Agent Tesla can be categorized as an information stealer as it is capable of stealing sensitive information including, but not limited to, the following categories of software:

  • Web Browsers: Google Chrome, Mozilla Firefox, Opera, Chromium, Chrome Plus by Maple Studio, Yandex, Orbitum 
  • Email Clients: Mozilla Thunderbird, Microsoft Outlook, Aerofox Foxmail, IncrediMail, Qualcomm Eudora
  • FTP Clients: WinSCP, SmartFTP, Filezilla, WS_FTP by IPSwitch, CoreFTP by FTPWare 
  • Internet Download Manager 

Upon execution, Agent Tesla exfiltrates information to an attacker-controlled SMTP server.

3. Exfiltrate Stolen Data to an Attacker-Controlled SMTP Server

The exfiltrated data is sent via encrypted SMTP messages to on SMTP Port 587 over TLS. 

  • Exfiltrates the stolen data to, an SMTP mail server controlled by the threat actor. 
  • The domain is a web-based private email hosting provided by NameCheap. 
Attacker exfiltrated data is sent to private email hosting controlled by threat actor
Figure 10:
NameCheap Private Email Hosting Service
  • Analyzing malware data exfiltration via network traffic capture in Wireshark.
Figure 11: malware data exfiltration via network traffic capture in Wireshark.

Why TCP Port 587 over TCP Port 25?

The malware chooses TCP Port 587 for SMTP message submission over TCP Port 25 as Port 587 supports explicit encryption of the SMTP messages with TLS Encryption by issuing the STARTTLS command.


Despite the drastic measures taken by the threat actor to impersonate various identities, the Blue Hexagon Deep Learning Platform, powered by our HexNet architecture, was successful in identifying and blocking the Long-Line attack in progress. Further analysis allowed our team to then attribute the attack to a single threat group. We are in the process of conducting further analysis to attempt to identify the country of origin and whether the threat group is a known entity or a new group.

Our initial analysis leads Blue Hexagon to conclude that Long-Lining is a novel twist on a typical phishing campaign. It is also far more sophisticated than a spearphishing campaign that may target a single individual, but lacks the level of persistence and design sophistication that characterizes Long-Lining.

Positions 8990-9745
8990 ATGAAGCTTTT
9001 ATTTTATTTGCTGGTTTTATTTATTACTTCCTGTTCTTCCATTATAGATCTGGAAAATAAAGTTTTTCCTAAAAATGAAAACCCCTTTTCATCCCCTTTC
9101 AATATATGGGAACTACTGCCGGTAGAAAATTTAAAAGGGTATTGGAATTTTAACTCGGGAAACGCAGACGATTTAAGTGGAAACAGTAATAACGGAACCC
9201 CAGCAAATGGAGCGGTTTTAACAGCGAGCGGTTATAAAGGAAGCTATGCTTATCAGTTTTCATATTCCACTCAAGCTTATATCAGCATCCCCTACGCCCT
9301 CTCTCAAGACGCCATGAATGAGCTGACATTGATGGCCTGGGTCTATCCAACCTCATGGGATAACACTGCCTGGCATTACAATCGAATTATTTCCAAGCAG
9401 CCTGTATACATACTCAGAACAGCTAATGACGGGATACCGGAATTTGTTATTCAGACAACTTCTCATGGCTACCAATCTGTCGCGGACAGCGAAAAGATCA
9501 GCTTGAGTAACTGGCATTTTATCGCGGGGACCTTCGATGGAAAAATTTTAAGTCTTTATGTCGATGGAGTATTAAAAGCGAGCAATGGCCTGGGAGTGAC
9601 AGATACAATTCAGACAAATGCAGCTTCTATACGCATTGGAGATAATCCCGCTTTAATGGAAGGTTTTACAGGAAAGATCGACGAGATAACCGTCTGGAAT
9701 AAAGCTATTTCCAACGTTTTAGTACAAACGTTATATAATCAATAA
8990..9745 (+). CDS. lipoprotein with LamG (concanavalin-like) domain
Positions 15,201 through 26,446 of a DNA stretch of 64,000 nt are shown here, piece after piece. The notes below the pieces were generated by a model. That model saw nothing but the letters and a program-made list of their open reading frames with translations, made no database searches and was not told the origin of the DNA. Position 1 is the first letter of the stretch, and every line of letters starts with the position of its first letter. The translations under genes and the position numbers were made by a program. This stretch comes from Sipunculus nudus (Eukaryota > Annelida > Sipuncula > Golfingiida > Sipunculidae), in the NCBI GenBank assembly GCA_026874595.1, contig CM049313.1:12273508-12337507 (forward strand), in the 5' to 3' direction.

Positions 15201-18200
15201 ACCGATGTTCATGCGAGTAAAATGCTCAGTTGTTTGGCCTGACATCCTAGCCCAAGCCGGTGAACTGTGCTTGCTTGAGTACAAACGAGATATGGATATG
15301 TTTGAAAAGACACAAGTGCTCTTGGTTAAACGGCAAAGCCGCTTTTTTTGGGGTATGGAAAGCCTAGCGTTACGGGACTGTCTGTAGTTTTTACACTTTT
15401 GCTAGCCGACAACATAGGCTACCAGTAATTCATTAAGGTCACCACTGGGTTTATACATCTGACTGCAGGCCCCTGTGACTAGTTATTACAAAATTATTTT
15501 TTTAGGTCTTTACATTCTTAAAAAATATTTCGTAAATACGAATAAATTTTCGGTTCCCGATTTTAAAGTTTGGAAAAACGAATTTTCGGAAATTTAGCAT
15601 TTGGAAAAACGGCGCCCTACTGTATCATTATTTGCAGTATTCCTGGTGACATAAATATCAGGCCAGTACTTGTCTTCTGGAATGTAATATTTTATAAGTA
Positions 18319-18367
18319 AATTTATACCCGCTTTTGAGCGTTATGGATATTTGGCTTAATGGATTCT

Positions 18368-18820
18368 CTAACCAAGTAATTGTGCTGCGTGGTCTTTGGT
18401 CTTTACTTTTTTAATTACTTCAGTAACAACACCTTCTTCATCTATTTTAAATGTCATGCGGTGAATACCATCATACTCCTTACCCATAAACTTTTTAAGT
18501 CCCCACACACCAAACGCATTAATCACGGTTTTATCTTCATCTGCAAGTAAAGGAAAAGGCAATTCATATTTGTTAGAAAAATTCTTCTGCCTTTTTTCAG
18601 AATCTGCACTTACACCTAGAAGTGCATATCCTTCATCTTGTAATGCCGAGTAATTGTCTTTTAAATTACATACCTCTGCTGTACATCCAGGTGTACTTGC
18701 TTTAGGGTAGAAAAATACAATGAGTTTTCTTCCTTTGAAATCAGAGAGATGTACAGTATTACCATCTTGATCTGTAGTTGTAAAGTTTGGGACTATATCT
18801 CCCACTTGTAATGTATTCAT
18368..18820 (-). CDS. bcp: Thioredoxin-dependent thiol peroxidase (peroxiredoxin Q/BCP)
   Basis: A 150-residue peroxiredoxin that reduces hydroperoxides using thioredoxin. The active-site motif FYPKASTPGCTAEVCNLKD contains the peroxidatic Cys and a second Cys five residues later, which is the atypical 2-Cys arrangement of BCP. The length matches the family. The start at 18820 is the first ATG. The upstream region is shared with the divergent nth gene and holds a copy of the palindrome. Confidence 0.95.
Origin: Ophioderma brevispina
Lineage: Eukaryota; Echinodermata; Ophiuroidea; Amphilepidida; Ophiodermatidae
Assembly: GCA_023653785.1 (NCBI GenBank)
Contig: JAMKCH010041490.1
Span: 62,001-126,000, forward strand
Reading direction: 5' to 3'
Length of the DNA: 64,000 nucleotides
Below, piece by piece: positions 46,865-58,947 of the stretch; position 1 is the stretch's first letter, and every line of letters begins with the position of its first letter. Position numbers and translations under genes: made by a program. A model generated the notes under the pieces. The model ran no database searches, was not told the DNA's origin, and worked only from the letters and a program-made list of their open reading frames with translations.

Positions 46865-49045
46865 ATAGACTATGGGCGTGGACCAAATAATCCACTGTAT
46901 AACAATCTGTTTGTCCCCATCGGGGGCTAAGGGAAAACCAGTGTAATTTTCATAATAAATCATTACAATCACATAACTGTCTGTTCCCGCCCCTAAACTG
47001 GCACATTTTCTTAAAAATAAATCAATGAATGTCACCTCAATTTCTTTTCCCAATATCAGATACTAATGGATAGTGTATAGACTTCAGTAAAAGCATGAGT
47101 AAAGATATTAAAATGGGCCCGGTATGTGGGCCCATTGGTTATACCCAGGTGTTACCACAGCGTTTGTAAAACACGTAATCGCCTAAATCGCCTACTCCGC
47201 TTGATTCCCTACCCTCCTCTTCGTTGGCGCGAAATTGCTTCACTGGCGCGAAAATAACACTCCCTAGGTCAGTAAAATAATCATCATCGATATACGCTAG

Indicators of Compromise 

SHA-256 Hashes of Weaponized Documents Carrying Exploits

  • 008937e9e926856a1865ed54f1057248f23bf11aa98abbaba29e9204e11e6bc2 (Construction)
  • 64a5725c659947d7a653e6f541a207556b4fb0d27d9557e14fc15e6215d18e7f (Textile)
  • bbab4012436a8a9d374b99708fcd1c5bc828bb0d361ecb62cbadd05bc3d56d7e (Electrical) 
  • 71ba3ca0808f19024cd7ad366f29ac5245723266a7b054aea442f2afb47651b5 (Transportation)
  • f9e57f61bc36e09b2acecb201ae0aea93dd70cf077b7528e33c51fbd66ee1f43 (Transportation)
  • f31d04d7eb3fd452f5d489b76f76ec446dddcf1b4ad0a5eb7e4231bbc826a079 (Transportation)
  • ff5ac63ad6eb95cf5ff4bd5bc777de0dc222180cc1584eacbfcd112b61987b99 (Transportation)

SHA-256 Hashes of Malware Executables

  • 00bb1055cdfc6a6c12d89c21e64e166286d99445e50b46de4e50c26c39d192e8
  • 01bc8f4e0743a7cafa27bc78bb3b361859f44665c09445f992459b87a586546d
  • 026e31650dc83fe2ca31e30bdf374a827713bad718dba4300e9b3fe08172a2f3
  • 06e3beae5bdd477f658f11013df015aa65f971ea5be2238856022eba7d3112dd
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  • 0dab6b41dff727e0c125acbaf4ad0178aaa83ed296eb86db37c247c66a812dd0
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  • 15d146230295f84218f2d9be9fcdf4e4a389a10c2447a204b610b847f8965073
  • 1d0c9787750c6a75fc37c230b236e4eb51b576a9cf9791c82e58f81d30234c63
  • 1fb1826e069264d8df8571c3274dbb43fe000dd60aa8607ac7db188c01a9a562
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  • e8aefe21e053c175a531b99cae21709b96b84b0a3b96bb768ad710b13944f7b4

SMTP Mail Server used for Data Exfiltration